Q: I live in a condominium and want to know if there is a state statute that limits the number of units that can be rented in a condominium or can the owners establish such a limit? (R.B., via e-mail)
A: Chapter 718 of the Florida Condominium Act (“Act”) does not limit the number of units that can be rented in a condominium association. Therefore, any limitation on rentals would be in the condominium documents. However, if the condominium documents do not contain rental restrictions, there are limitations on the ability of the association to adopt new rental restrictions. Section 718.110(13) of the Act states, “[a]n amendment prohibiting unit owners from renting their units or altering the duration of the rental term or specifying or limiting the number of times unit owners are entitled to rent their units during a specified period applies only to unit owners who consent to the amendment and unit owners who acquire title to their units after the effective date of that amendment.”
As such, while an association can use its normal amendatory procedures to adopt amendments concerning leasing issues, any amendment that alters the rights protected by the Condominium Act only applies to unit owners that vote for the amendment or unit owners who take title after the effective date of the amendment. Therefore, if the association adopts a rental cap, restricting the ability to lease if the cap is met, that amendment would not apply to a current unit owner who does not vote for the amendment.
Further, in our experience, rental caps, even if properly adopted and applicable to most, if not all, owners, can create practical problems in enforcement. If the association reaches the maximum number of units that are permitted to be leased, the association then has to consider how to implement a “wait list” for owners wishing to rent their unit once there is space under the rental cap. Often, associations find that this additional administration burden outweighs any benefit received from a rental cap.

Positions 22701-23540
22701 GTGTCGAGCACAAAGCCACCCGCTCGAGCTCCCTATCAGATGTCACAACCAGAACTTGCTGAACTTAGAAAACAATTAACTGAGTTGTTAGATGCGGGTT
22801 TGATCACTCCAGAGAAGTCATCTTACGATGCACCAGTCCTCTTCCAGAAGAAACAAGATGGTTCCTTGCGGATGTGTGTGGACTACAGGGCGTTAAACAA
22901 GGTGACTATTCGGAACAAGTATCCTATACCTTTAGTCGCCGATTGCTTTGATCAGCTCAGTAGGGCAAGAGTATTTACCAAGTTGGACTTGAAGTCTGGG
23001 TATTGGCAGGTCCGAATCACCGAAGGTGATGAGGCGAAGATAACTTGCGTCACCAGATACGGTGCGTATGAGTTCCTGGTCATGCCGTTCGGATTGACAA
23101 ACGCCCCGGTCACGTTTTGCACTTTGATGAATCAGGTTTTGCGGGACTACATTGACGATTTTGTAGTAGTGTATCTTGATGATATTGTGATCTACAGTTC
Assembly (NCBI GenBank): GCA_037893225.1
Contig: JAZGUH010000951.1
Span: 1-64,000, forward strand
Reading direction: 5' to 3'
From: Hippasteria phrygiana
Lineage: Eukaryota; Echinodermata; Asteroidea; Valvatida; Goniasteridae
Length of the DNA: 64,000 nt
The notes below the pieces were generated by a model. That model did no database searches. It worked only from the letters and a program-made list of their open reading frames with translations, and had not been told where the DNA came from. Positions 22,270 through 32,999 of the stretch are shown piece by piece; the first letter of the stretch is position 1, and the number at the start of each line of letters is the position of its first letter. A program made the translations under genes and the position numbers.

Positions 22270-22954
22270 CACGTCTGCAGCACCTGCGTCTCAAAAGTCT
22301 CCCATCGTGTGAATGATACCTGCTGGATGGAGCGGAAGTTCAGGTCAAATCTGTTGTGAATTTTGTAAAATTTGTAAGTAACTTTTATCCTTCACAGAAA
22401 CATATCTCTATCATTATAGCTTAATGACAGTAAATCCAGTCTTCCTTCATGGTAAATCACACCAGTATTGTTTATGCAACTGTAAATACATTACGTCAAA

Other options that associations consider in addressing rental issues, are to implement requirements that owners obtain approval from the association prior to leasing their unit and the requirement that the proposed tenants complete an application and submit to a background check. In our experience, such provisions are relatively common in condominium associations. If your current condominium documents do not contain a requirement that owners obtain the approval of the association to lease their unit, including the requirement for a background check for the tenants, you should discuss what type of amendment would be appropriate to your condominium documents with your legal services provider.
Q: Are violation letters that are sent to other owners in a homeowners’ association records that are open to inspection? (G.R., via e-mail)
A: Yes. Section 720.303(4) of the Florida Homeowners’ Association Act (“Act”) discusses what the official records of the association are and lists a number of specific documents that are the official records. The Act also contains a catch-all provision which includes “all other written records of the association which relate to the operation of the association.” Therefore, violation letters to owners are part of the official records of the association.
Section 720.303(5) of the Act discusses an owner’s right to inspect and copy the official records of the association. The Act states that all official records are available to be inspected and copied by an owner with limited exceptions. Records that are excluded from an owner’s right to inspect include attorney-client privileged documents, documents obtained in connection with the approval of a sale or lease of a parcel, certain personal identifying information of owners, and personnel records of the association’s or management company’s employees. However, violation letters sent by the association to the owners are not exempted by the Act. As such, those letters would be a record open to the inspection and copying by any other owner.